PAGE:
When customers share their consumer experiences through word-of-mouth it's storytelling -- plain and simple. Word-of-mouth marketing (WOMM) is harnessing this inherent behavior by infusing it with intention, measuring it, and using it to empower your brand. And in today's social environment, doing so strategically is more important than ever.
WOMM messages must be trustworthy, credible, transparent, and valuable to influence consumer behavior. But before this can happen, brands have to get some major things right. Word-of-mouth is based on the foundation of your existing brand, customer service philosophy, and culture. Thoughtful, proactive planning is essential to avoid reactionary strategies.
Here are some must-haves for WOMM success:
You have to be exceptional to generate WOMM (and beware of exceptionally bad, which can generate just as quickly). To create positive WOMM, you need to make customers feel so valued and cared for that they can't help but share your messages with others. Remember, they won't feel like sharing when you don't live up to your brand's promises or their expectations for quality. Not only does customer experience excellence help drive WOMM, but it also enormously benefits the whole business.
Customers expect you to be online. They want real-time responses and they are counting the minutes it takes you to respond to an inquiry or comment. You need a social team that is trained to represent the brand and empowered to deliver high-quality interactions before you can leverage a WOMM campaign. Importantly, you need enlisted customers to help you create trusted social content and help get the word out.
What matters to brand influentials (or super fans) on social networks is visibility, being an early adopter through beta testing, and rewards. A social strategy that rewards achievements through discounts/perks for referrals, badges for levels of sharing, etc., allows these people -- who value their own influence -- to strive for higher levels of it on their own. When you provide it, they deliver huge value to your WOMM efforts by creating sharable content.
You also want to remember to engage super fans voluntarily to ward off the appearance of buying them off -- a hint of that will shatter trust instantly. A focus on intrinsic rewards -- autonomy, mastery, relatedness, and purpose --works better than a focus on extrinsic rewards. Take the time to figure out which rewards matter to influential super fans, and create avenues for them to attain those rewards.
It's not enough just to announce a sale and expect everyone to shout it from the rooftops. Social community members want trusted, high value, and helpful content. Remember they're seeking out those rare places that they can find and trust these days, and your social community needs to be one of them. This means you do your homework and learn by asking what matters most to your customers. The features, benefits, and rewards that you think should matter might not. Social communities are known for their ability to innovate and drive product development, so tap into your members for their insight, and then provide them with content that they will cherish.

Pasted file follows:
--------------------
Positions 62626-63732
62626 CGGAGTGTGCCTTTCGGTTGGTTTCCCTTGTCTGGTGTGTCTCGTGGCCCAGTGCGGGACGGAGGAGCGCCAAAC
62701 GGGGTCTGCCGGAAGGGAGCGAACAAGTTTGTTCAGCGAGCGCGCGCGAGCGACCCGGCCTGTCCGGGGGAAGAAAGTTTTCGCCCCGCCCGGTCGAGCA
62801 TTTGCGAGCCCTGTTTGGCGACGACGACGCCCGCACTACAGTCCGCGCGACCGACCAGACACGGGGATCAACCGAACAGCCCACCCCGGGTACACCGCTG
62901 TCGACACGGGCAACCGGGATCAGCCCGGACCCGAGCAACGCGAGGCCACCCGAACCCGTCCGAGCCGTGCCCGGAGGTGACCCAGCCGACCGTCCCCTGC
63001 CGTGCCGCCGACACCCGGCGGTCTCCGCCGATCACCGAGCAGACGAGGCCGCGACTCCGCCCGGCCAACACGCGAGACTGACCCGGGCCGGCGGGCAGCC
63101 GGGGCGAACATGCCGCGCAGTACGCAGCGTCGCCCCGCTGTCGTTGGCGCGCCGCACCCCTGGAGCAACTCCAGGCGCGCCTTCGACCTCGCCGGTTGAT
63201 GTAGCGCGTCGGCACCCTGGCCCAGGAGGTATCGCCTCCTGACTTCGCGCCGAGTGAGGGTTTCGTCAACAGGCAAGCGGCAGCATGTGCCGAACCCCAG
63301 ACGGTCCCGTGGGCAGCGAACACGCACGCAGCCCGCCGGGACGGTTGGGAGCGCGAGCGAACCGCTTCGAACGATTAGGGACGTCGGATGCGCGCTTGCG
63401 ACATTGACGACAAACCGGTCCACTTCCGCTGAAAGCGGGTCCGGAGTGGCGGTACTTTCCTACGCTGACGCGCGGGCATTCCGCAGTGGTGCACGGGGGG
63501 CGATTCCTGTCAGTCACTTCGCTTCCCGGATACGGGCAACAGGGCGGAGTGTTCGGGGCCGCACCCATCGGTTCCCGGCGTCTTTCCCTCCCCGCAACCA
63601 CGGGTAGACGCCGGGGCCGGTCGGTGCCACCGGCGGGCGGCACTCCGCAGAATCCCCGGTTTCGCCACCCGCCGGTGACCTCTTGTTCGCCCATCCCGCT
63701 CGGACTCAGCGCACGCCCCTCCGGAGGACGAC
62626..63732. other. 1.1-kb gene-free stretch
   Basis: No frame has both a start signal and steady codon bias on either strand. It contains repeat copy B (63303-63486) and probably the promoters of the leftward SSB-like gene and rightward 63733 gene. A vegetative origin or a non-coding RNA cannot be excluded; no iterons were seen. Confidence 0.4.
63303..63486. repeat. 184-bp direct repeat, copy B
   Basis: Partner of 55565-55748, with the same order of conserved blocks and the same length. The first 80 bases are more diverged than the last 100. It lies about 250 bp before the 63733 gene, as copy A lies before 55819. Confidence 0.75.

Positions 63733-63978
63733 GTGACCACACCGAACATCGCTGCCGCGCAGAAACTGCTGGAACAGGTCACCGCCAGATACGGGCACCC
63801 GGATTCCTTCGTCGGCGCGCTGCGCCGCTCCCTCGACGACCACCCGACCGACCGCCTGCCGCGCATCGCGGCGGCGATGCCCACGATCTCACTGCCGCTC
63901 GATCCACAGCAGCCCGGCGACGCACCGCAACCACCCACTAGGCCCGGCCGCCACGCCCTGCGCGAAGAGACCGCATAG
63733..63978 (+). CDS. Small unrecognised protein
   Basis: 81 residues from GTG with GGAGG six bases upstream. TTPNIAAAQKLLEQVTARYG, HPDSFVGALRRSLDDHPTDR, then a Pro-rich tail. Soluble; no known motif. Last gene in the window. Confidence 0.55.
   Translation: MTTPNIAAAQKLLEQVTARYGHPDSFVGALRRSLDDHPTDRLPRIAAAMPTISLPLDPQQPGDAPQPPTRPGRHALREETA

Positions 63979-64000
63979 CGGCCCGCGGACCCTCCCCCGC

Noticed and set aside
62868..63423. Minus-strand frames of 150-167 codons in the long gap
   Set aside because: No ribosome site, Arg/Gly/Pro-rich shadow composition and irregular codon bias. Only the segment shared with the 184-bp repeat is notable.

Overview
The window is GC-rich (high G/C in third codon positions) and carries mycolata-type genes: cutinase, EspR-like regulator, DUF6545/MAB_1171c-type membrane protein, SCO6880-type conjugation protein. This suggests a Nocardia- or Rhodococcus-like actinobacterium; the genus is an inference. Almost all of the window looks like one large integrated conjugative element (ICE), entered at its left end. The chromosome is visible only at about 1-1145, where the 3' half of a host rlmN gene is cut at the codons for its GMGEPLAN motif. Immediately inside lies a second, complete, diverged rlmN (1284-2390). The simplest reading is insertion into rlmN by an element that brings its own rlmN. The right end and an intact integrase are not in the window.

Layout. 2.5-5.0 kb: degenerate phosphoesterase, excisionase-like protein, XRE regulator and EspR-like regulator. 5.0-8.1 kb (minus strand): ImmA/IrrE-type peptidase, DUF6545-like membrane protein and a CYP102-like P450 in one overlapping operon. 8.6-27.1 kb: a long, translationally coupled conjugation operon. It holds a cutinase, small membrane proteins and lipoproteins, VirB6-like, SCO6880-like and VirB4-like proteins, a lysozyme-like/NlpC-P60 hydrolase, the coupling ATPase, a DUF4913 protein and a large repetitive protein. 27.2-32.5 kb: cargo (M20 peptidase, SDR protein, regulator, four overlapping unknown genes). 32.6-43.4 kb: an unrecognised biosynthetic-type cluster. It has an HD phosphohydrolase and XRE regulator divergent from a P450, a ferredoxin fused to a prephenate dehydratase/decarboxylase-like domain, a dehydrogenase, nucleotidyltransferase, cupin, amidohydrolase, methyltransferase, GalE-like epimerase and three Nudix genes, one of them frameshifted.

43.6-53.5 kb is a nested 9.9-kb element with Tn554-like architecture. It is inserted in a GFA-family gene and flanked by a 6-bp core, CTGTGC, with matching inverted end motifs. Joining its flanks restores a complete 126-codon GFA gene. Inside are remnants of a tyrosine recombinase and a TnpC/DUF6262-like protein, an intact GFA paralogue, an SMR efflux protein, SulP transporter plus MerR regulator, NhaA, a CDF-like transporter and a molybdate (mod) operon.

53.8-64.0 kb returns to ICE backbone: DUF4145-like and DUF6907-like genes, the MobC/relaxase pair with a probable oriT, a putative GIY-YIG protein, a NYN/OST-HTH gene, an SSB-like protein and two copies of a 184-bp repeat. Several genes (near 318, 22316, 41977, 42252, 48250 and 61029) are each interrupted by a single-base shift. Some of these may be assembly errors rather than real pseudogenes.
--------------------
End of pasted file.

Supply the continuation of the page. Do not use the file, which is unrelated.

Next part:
As you develop content for WOMM, remember that the full standard of consumer behavior still applies. People love a good bargain, talking about features and benefits, and they react to content that sparks strong emotion. People want to feel good, and your messaging can contribute to that. Strong content adds value to their daily lives, dreams, aspirations, and overall faith in humanity, and at the same time, increases loyalty and sharing.
With gamification, you can create virtual items that keep people engaged, playing, and interacting with your brand messages. We've all seen the popularity of games like Candy Crush. If it were owned and driven by a brand, can you imagine the market exposure this game would have? Gamification can use virtual messaging to drive sharing and rewards, which social community members crave.
These are just a few of the essentials for a smart WOMM strategy. As with any strategy, there are also pitfalls to avoid.
Brands need to be mindful that in WOMM there is no room for gimmicks or the slightest hint of manipulation. Social communities expect brands to be honest and genuine in every representation and communication. Regulated industries, such as financial services and healthcare, are under legal obligation to keep things visibly above board.
Be clear, open, and honest. If you engage with bloggers, for instance, make sure that you obviously disclose any relationship that blogger has with your brand. People know that a brand's ultimate intention is to sell products and services. But they will not tolerate being tricked, lied to, or misled. They're suspicious and constantly looking for ways to decrease their vulnerability, so transparency is extremely important for maintaining trust. Consumers expect to be treated with respect, to be heard, and to engage with real humans, so it doesn't feel as if they're engaging with a corporate entity, or worse yet, a technology.
As social communities transform how brands do business, engaging and driving measurable WOMM is becoming an inherent part of how social communities work. Word-of-mouth is happening all the time -- your job is to get in the game.
Bonnie Thomas is director of content at Lithium.
On Twitter? Follow iMedia Connection at @iMediaTweet.
Not a People Connection member?
Full Summit Calendar | Request Invite
1 How fraud is disrupting the ad industry
2 9 Facebook hacks that will blow your mind
3 The most meaningless (and hilarious) job titles on LinkedIn
4 7 stupid mistakes brands make as publishers
5 6 people on LinkedIn you should follow